What is the situation of the Chinese economy, in terms of production (GDP) and employment?
1) The shape of China’s economic recovery.
Back in February, deputy Central Bank governor Chen Yulu talked about a “v” shaped economic recovery for China. At the time, China was primarily hit with a supply side shock. In March, as most of the developed world enters into market lockdowns, China was hit with a demand-side shock. It is impossible to conceive China can singularly economically recover unless the world recovers with it. The economic recovery process will not be a ‘V’. It would be more like a “U”-shaped recovery. And indeed, if China were to be hit with a second wave of COVID-19, maybe a long “L” shaped recovery.
2) The three main “ horses” of the Chinese economy
China’s first quarter 2020 GDP contracted 6.8%. All three horses of the Chinese economy have been crippled. The three horses are consumption, investment and trade. Fixed asset investment was down 16.1%, and retail sales down 15.8%. It is ironically trade that was supporting China’s Q1 GDP to a high single digit slide. Trade will be the most unreliable economic growth engines for China in 2020, not only because of the US-China trade war, but also the pure change of the Chinese economic model. Export-led economic growth model is over and won’t return. Consumption contributed 59% of China’s economic growth in 2019. Consumption will be the biggest driver of China’s economic growth going forward and in the long run.
China, in order to save its economy in 2020, needs to invest heavily into infrastructure spending and fixed asset investments, which China is doing now. Government-led fiscal expansion will be crucial for creating jobs and economic recovery.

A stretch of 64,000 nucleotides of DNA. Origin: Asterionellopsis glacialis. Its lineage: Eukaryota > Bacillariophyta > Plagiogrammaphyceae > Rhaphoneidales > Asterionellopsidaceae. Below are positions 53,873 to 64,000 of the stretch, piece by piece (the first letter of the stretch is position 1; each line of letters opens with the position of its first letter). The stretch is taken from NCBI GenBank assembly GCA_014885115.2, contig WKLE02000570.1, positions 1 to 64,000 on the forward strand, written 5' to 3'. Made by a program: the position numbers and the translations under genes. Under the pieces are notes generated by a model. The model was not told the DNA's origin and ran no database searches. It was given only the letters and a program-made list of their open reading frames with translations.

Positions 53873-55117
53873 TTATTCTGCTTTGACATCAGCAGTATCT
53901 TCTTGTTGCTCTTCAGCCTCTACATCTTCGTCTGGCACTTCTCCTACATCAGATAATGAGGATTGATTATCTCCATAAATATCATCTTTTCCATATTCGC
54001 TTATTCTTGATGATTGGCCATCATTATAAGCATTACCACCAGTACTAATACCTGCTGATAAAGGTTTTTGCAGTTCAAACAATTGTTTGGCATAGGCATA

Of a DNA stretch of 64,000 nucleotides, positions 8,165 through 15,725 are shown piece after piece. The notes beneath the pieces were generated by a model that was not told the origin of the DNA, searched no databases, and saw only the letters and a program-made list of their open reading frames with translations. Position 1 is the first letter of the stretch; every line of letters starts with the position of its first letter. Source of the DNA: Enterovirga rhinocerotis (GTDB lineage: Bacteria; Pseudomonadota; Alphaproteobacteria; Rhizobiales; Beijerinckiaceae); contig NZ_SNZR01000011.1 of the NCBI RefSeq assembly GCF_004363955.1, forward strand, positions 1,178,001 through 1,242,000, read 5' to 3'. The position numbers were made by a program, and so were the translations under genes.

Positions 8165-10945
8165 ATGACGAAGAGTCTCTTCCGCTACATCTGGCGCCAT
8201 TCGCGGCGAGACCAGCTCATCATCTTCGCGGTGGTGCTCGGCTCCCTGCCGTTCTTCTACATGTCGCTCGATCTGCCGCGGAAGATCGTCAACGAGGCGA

3） China’s unemployment. It is hard to gauge the precise figures of Chinese unemployment total.
According to official statistics, urban unemployment in February was at 6.2%, following 5.3% in January, and 5.2% in December.
According to Nomura Securities, the affected jobs might be around 18 million in total, including many migrant workers who are still not able to return to the cities and resume work.
2. Will China need a European or American-style recovery plan?
We are seeing through this round of global crisis, a complete lack of global coordination both in public health solutions, and in economic rescue.
China is gaining more economic confidence in its monetary and fiscal solutions. We see massive new infrastructure building programs launched by the NDRC since March. Across 11 Chinese provinces, $4.5 Trillion (34 Trillion RMB) has been earmarked for infrastructure expansion over the next 5-10 years. We don’t see clearly an infrastructure development programs as a part of the package tabled by the West so far.
3. What is the opinion of the Chinese business community, business leaders, CEO of big firms, etc.?
China has used this crisis as an opportunity to further digitize the nation. If digital economy was only optional for businesses before COVID119, digital and data economies will be the basic and necessary form of business existence in China going forward.
Survival is still the mode of many businesses. It is primarily about cash flow at the moment.
4. How can China’s economy develop if there is a long-term decline in world trade?
There won’t be a long-term decline in world trade. The form of global trade will become much more digital going forward. Global trade routes will be recalibrated. This process will be long and painful, and there will be winners and losers.